Chivas took plenty of flack for some of its offseason moves -- not necessarily for what the moves did for the current roster but for the value, or lack thereof, that the club received in return for its assets -- and begged whether it was savvy enough to navigate through all of MLS' idiosyncrasies. That question was answered to a degree when the club appealed the heinous red card (clubs became able to appeal red cards starting last season under a new policy) given to Joaquin Velazquez last week and had it rightfully overturned. Velazquez wound up scoring the game-winning goal in the 4-1 triumph over Chicago on Sunday evening.
The overall attitude the club projects is a team on the same page, and the way Chivas players immediately seek out Jose Luis "Chelis" Sanchez Sola to hug their eccentric manager after scoring a goal is quite telling of the chemistry. Sure, there is room for improvement, and "Chelis'" unorthodox three-man defense is susceptible to putting goalie Dan Kennedy under immense pressure, but in about three weeks, since the season-opening flop against Columbus, Chivas has taken huge steps in establishing itself as more of a serious squad and less of a punchline.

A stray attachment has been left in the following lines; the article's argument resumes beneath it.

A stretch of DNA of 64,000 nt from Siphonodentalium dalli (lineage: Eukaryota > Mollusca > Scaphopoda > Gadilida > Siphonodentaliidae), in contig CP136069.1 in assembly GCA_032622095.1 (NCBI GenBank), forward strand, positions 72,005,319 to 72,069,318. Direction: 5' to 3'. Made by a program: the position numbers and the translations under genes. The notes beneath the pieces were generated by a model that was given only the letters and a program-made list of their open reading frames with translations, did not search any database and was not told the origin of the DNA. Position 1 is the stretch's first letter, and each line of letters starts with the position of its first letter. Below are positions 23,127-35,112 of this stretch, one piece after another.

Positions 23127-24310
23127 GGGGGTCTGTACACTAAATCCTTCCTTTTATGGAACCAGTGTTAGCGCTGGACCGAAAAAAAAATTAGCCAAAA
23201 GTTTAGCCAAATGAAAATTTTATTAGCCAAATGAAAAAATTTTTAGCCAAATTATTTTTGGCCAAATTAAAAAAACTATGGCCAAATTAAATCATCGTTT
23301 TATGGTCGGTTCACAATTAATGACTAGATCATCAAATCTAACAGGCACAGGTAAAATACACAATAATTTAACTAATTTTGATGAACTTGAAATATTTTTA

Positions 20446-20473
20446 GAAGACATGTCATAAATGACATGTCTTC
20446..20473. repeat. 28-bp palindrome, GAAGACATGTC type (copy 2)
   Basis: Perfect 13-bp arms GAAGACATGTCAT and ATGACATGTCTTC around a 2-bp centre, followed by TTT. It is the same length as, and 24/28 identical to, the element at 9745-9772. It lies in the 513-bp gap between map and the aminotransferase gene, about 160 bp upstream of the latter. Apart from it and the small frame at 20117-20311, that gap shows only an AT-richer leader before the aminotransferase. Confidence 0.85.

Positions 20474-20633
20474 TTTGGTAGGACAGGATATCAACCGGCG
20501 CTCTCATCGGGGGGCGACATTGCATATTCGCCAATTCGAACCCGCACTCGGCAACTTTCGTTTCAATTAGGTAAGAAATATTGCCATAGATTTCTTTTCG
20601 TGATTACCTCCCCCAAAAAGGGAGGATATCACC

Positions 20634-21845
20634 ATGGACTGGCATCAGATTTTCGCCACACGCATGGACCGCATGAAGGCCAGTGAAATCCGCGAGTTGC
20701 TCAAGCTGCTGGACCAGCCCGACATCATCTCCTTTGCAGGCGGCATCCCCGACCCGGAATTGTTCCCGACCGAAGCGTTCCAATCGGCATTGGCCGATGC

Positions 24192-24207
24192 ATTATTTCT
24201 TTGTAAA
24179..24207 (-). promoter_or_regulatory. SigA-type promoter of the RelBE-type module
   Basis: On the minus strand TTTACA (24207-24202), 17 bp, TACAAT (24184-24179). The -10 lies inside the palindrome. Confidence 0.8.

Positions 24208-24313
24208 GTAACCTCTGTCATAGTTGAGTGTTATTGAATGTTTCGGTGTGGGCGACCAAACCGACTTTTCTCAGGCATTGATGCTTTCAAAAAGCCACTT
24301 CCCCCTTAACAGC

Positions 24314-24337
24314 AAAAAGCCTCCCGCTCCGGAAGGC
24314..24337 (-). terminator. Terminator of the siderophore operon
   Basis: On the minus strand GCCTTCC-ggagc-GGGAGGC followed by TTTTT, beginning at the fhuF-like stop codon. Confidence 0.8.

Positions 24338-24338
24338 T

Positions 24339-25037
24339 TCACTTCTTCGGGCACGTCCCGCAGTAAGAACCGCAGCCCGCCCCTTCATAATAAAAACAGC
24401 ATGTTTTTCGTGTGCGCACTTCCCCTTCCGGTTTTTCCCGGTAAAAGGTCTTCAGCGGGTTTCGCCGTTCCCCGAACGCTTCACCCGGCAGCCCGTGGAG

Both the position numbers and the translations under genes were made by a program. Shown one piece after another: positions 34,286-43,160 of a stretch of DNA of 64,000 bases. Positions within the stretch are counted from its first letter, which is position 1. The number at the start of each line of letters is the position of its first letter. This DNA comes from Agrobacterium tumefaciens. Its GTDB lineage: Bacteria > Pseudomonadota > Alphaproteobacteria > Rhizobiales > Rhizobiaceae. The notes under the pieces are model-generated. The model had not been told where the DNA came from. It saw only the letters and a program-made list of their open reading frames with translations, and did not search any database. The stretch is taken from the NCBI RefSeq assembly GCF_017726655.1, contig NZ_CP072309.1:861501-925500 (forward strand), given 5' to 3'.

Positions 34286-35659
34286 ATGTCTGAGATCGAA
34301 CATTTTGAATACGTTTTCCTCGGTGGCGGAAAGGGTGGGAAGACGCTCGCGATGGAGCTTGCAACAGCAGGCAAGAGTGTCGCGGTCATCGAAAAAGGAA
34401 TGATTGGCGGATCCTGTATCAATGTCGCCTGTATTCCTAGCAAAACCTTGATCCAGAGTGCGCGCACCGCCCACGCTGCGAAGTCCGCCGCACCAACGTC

On a meta-Chivas level, it is quite a pleasant site for U.S. national team fans to see Juan Agudelo blossoming in his starting role. Finally getting the chance to perform with regularity, Agudelo is finding success in spearheading Chivas' attack, and the strength he displayed to shoulder Jeff Larentowicz off the ball before slyly curling an effort inside the far post with his next touch Sunday was one of the more impressive finishes of the season. We've seen Agudelo hit the highlight reel in spurts, but he is starting to string some meaningful performances together, which is invaluable for his continued growth.